This showed that by prescription matching fertiliser inputs to soil requirements, it was possible to reduce N application by 15% and at the same time achieve a 20.7% higher growth rate from lambs. All lambs involved in the trial were Aberfield crosses and reared as twins, so growth rates were representative across the board.

“We included seven additional nutrients compared with the straight AN application and reduced the overall nitrogen content in the blend by 15%,” said Abby Kellett, nutrition agronomist covering Northumberland, for Origin Fertilisers.

“However, considering the nitrogen drop across the Nutri-Match treatment, there was over 30% more nitrogen in the forage and the liveweight gain per kg of nitrogen applied was 50% higher on the Nutri-Match area.”

During the first eight-weeks of life, lambs grazing the AN treated area gained on average 330g/hd/day, which led to an eight-week average of 23.51kg/hd, while the blended treated pasture registered 358g/hd/day which translated to 25.28kg/hd.

“The eight-week weight is a key performance indicator as lambs that have underperformed up until this period tend not to recover this additional weight gain later in the year,” added Miss Kellett.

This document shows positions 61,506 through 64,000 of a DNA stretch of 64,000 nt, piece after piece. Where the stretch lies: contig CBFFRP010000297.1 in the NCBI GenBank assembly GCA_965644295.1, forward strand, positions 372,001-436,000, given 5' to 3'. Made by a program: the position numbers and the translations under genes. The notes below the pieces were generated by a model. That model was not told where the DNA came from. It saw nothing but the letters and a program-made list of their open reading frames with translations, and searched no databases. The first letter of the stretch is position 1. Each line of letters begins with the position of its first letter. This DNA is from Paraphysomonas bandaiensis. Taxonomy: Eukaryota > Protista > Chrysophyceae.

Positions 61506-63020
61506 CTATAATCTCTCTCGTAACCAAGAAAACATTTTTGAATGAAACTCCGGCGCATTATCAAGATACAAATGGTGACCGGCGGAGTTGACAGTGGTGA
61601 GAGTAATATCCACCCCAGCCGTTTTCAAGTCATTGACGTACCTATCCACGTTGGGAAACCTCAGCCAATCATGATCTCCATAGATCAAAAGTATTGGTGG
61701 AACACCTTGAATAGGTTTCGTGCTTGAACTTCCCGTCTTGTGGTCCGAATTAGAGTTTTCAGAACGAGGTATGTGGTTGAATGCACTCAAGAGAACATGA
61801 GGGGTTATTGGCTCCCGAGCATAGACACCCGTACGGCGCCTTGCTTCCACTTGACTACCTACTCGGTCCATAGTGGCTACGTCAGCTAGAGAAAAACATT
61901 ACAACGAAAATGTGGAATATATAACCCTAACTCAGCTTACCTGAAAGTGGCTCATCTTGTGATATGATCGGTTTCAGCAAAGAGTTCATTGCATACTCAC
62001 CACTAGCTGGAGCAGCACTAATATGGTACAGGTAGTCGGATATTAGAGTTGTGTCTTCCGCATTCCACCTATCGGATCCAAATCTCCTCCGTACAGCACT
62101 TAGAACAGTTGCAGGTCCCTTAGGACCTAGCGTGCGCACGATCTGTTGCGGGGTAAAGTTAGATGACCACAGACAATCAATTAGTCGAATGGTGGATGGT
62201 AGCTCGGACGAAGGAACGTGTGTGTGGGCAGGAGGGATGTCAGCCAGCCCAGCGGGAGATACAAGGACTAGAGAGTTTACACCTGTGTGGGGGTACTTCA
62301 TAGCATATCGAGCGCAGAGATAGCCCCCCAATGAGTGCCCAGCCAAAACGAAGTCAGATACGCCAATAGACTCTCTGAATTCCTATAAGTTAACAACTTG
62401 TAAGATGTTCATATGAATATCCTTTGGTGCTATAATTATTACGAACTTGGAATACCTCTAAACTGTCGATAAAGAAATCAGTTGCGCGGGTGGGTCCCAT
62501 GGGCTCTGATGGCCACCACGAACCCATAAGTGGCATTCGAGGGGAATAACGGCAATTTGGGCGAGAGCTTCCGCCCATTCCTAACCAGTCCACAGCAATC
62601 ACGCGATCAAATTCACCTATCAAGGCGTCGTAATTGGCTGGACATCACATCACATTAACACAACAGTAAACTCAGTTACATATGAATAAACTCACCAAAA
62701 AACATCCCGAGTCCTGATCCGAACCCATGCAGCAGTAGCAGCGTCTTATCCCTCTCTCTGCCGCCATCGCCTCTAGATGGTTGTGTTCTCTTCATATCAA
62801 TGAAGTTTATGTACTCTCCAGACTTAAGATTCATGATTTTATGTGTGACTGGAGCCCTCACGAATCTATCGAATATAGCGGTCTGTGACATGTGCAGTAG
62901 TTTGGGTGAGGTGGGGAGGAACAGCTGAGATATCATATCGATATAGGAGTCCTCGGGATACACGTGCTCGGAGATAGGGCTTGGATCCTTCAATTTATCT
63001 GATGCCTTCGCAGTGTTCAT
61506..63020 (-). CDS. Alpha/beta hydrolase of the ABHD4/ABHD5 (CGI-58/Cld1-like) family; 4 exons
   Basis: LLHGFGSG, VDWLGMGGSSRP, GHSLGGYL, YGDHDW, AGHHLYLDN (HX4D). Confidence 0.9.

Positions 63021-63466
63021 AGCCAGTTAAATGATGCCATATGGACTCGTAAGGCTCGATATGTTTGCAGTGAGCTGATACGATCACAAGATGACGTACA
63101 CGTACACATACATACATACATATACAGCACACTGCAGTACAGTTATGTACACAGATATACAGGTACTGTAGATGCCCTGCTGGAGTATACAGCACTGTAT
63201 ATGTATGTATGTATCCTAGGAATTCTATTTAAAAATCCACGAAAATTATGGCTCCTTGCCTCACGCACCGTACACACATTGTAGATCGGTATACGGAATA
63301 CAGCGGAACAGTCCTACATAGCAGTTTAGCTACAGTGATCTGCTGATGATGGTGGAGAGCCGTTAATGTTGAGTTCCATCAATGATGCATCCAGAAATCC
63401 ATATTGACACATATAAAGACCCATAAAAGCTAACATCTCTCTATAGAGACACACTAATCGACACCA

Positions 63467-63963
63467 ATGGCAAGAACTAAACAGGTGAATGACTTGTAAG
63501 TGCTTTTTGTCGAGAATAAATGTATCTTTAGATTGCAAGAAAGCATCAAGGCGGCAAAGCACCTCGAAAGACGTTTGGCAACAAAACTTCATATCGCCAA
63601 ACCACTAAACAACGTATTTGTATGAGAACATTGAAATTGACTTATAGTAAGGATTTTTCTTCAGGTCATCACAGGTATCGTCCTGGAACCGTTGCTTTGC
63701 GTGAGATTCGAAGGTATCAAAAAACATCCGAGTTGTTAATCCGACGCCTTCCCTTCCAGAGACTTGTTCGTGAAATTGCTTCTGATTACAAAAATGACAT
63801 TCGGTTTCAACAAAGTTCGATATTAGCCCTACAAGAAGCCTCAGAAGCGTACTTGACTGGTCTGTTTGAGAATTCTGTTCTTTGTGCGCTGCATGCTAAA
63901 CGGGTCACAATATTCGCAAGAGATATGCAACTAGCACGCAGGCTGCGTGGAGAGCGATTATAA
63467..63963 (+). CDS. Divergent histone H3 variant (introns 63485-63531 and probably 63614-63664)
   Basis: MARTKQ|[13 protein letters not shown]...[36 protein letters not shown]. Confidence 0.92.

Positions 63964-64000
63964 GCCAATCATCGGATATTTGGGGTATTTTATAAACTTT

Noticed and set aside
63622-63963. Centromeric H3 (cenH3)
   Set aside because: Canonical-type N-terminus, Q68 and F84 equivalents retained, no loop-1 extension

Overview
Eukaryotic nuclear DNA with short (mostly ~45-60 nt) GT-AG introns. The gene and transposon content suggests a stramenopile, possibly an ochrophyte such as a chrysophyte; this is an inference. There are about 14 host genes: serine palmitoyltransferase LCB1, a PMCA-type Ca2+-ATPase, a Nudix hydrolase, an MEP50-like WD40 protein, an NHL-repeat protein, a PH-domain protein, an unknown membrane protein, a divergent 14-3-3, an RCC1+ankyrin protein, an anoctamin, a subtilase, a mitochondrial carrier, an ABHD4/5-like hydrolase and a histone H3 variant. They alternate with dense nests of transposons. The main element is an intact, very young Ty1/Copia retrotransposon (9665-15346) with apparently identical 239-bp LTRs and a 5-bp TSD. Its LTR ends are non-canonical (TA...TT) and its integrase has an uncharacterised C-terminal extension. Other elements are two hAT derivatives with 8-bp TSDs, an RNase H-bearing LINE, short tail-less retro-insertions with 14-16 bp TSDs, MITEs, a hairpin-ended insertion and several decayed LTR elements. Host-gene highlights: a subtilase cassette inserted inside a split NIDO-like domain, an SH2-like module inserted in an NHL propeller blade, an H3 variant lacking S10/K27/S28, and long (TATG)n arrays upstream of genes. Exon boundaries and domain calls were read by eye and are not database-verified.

“It was most beneficial in influencing lamb growth rates at eight weeks and older, as from this point onwards, grass makes up more than 80% of their diet as opposed to milk from the ewe. It is reasonable to suggest that as the mother is grazing the same pasture, the milk quality is also improved.”


The farmer’s perspective...

James Drummond, who farms at Lemmington Hill Head, was pleased with the results and the forage produced on the 'prescription' area was better quality, yielded more and contributed to better lamb growth.

“Early live weight gains are so important to reduce days to slaughter and achieving this higher output will also translate into healthier and better-quality ewe lambs for the following year," he said.

“The extra weight gain I can get into lambs earlier in the season offers more options. By adding better soil nutrition, I could be selling more breeding lambs per year, which is added value on the bottom line.

"If I can get prime lambs through my system quicker to reduce food costs and free up pasture, then I’m saving in multiple areas,” added Mr Drummond.

“I’ve always wanted to be as productive as I can from a forage-based system and produce forage in an environmentally sensitive way that is good for the animal and offers a good return on my investment.”